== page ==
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Dr. Victoria M. Stevens

Year of Birth / Death

b. 1951

Medical School

University of Arizona College of Medicine



Career Path

Surgery: Orthopedic
Dr. Victoria M. Stevens


I decided in high school, sophomore year, that I wanted to be a psychologist - a schoolteacher said, "Psychiatrists make more money," therefore I wanted my M.D. Later I wanted to do family practice, but discovered surgery to be the only field that was satisfying, and orthopedics more than other surgical fields.


Orthopedic surgeon Dr. Victoria M. Stevens practiced in Globe, Arizona, in the same town where she was born. As a woman physician and a member of the San Carlos Apache tribe, she served as a role model for young women interested in following in her footsteps. To help raise awareness of the success of women physicians from all sorts of backgrounds, she was among several women surgeons featured in the 2002 National Institutes of Health video Women are Scientists.

When she was a sophomore in high school in Globe, Arizona in the late 1960s, Victoria Stevens, told one of her teachers that she was planning to pursue a career in psychology. His response was simply: "Psychiatrists make more money." As a result, Stevens set her sights on medical school, where she discovered that a career in surgery, instead, would be more personally rewarding, and the specialty of orthopedics the most fulfilling.

Dr. Stevens pursued undergraduate studies at the University of Arizona from 1969 to 1970, at Wellesley College in Massachusetts from 1970 to 1971, and returned to the University of Arizona to earn her bachelor of science degree, with distinction, in microbiology. She also received the university's Robie Medal as the Outstanding Senior Woman. In 1973 she entered the University of Arizona College of Medicine as a Mead Johnson Scholar. After earning her doctor of medicine degree in 1976, Dr. Stevens did her internship and residency in general surgery at Maricopa County General Hospital in Phoenix. She completed her orthopedic surgery residency at the Phoenix Orthopedic Residency Program in 1983, and was board certified in orthopedic surgery in 1987. Specializing in hand and foot surgery, since 1984 Dr. Stevens has pursued a private practice with Jody Daggett, M.D., at the Eastern Arizona Orthopedic Clinic. She has hospital affiliations at Gila County General Hospital and the San Carlos Indian Health Service Hospital. Dr. Stevens also served on the board of directors for the Cobre Valley Community Hospital from 1992 to 1997, and was named the hospital's chief of staff in 1999.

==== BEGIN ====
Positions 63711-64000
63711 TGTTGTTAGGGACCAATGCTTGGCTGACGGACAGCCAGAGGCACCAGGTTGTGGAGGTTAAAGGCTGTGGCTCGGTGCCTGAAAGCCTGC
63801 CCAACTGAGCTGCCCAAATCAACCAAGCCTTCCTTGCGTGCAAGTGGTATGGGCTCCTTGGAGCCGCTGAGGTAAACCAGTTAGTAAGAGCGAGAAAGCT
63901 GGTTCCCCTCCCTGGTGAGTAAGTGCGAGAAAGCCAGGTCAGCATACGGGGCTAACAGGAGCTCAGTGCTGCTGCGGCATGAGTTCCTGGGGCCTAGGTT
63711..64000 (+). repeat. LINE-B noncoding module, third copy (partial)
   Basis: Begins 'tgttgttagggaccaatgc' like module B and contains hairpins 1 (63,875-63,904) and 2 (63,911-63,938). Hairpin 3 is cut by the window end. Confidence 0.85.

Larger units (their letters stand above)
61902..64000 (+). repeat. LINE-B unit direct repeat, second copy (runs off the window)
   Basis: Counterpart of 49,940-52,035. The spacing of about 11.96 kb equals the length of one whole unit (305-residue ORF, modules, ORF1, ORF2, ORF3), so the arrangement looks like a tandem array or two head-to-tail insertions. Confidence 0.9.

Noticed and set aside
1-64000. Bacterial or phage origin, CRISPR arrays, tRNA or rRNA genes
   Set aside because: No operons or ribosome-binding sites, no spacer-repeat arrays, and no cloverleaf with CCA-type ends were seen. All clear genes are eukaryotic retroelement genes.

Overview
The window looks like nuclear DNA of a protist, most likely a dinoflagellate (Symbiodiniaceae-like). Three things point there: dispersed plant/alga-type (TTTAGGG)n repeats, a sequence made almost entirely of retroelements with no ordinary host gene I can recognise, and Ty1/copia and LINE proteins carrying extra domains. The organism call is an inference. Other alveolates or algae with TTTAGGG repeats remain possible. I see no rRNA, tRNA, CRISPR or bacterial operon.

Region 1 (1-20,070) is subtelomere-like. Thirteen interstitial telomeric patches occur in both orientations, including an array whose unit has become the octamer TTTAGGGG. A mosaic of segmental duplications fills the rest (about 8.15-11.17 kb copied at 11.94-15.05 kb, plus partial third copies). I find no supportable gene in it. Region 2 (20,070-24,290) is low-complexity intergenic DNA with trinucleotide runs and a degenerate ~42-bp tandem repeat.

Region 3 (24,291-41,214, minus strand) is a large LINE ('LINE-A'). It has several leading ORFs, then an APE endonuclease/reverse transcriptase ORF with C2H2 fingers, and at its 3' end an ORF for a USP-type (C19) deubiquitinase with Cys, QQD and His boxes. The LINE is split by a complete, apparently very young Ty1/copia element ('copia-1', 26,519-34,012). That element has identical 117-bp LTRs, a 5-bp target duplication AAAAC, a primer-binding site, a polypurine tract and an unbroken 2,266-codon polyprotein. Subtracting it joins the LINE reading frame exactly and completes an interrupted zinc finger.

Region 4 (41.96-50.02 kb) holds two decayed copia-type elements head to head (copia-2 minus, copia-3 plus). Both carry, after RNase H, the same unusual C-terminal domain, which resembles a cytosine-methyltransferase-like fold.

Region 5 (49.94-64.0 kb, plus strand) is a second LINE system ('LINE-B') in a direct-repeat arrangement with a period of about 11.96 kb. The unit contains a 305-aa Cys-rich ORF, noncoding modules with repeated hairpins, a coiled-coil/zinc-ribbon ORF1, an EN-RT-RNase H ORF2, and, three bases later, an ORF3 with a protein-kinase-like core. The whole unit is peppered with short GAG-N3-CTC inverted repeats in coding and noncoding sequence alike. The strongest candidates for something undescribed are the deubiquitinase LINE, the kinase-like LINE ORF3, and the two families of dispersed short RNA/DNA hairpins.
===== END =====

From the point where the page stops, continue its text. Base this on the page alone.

An active member of the American Academy of Orthopedic Surgeons and a diplomate of the American Board of Orthopedic Surgery, Dr. Stevens is married and has two teenage sons. She is a member of the Holy Angels School Board, where she once attended elementary school, and she and her family enjoy snow and water skiing, snowboarding, and "off-road" motorcycling.

Question and Answer

What was my biggest obstacle?

My own laziness. Nowadays, it's disillusionment with the medical establishment.

How do I make a difference?

Treat patients, treat patients, treat patients and try to be a good mom and wife.

Who was my mentor?

Whoever was the leader or boss of a project at various stages.

How has my career evolved over time?

I'm tired a lot more these days.